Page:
The future of space travel

- When it comes to space exploration, especially in this day and age, the sky is the limit.

"There are two parts to space exploration: humans and robots," said Michael Shara, curator of astrophysics at the American Museum of Natural History.

Shara is animated when it comes to all things space, so we met with him to hear his predictions for the future.

"We actually have the capabilities today of launching humans quite a bit further out into space, perhaps to rendezvous with an asteroid or at least do a flyby of a nearby asteroid in the coming decade or so," Shara said.

While NASA, which is the federal government's space program, does its research, more private companies are blasting their way into the atmosphere.

SpaceX CEO Elon Musk recently launched his Tesla Roadster into space on top of the first Falcon Heavy rocket.

"It's actually good for NASA," Shara said. "That way NASA can focus instead on other missions, other capabilities that may be of very little interest to Elon Musk."

While SpaceX is the dominant player in the privatization of the space industry at the moment, business mogul Richard Branson has big plans, too. In just a few years, his spaceflight company, Virgin Galactic, is expected to make big moves.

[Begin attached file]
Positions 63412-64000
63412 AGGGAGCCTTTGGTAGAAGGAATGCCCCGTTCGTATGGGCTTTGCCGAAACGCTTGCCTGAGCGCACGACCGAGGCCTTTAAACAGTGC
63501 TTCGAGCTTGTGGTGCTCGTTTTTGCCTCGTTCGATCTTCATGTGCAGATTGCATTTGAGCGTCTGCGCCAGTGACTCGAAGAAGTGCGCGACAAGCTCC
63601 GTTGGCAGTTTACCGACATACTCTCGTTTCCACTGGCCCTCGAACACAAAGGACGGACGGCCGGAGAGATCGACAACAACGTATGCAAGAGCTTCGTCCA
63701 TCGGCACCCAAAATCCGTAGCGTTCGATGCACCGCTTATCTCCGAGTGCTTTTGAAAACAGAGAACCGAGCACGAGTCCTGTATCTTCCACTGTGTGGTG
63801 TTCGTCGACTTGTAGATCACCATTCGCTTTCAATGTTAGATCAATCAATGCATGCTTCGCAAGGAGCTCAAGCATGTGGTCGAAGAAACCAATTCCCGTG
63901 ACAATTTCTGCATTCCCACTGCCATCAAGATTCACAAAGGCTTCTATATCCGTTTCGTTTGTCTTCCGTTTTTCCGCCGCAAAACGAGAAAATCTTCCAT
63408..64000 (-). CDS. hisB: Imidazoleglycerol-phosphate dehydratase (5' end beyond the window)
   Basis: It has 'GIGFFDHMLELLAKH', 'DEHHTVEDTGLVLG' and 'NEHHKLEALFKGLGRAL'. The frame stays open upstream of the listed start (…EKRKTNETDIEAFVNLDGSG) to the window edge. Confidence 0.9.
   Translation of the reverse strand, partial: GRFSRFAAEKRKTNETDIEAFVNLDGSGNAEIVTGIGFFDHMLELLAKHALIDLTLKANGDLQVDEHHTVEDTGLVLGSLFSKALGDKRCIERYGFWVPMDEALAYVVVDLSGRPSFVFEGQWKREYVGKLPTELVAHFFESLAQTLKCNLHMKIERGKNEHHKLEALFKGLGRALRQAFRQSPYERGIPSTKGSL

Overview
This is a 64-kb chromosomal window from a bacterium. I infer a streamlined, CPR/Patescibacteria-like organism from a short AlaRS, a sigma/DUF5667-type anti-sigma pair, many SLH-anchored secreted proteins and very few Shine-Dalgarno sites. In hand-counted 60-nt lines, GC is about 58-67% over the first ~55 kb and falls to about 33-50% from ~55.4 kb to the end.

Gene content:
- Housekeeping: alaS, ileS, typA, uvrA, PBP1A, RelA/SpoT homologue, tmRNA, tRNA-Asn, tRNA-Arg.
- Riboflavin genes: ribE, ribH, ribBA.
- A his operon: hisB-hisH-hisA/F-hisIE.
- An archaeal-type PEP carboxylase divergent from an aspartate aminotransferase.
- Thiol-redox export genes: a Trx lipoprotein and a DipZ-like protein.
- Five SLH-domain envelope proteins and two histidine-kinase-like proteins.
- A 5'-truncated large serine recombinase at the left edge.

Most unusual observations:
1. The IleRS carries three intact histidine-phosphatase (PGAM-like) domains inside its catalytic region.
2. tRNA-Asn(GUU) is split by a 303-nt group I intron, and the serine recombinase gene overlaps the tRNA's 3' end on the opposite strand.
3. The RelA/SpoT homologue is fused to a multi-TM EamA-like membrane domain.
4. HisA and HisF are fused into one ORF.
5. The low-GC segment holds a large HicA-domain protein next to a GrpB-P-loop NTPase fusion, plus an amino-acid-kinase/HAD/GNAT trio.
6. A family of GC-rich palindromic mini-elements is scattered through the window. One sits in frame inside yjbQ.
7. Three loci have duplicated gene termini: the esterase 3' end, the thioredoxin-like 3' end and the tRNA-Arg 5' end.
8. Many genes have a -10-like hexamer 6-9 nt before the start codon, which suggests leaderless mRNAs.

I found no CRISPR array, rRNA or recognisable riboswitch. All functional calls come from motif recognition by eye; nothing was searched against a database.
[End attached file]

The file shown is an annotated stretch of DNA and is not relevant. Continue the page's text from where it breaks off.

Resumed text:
"You're going to get on an airplane with four or five other people. That airplane is going to take off from a conventional runway, fly up to about 10 miles or so," Shara said. "It's going to drop your small space plane, which will turn itself vertically and fly right up through the atmosphere up to a height of about 62 miles."

Shara predicted that anyone in their 20s and younger will be able to travel to the moon and orbit the earth in their lifetimes, of course, if they choose to. He estimated that these trips will cost tens of thousands of dollars. So if you're interested now, you better start saving.

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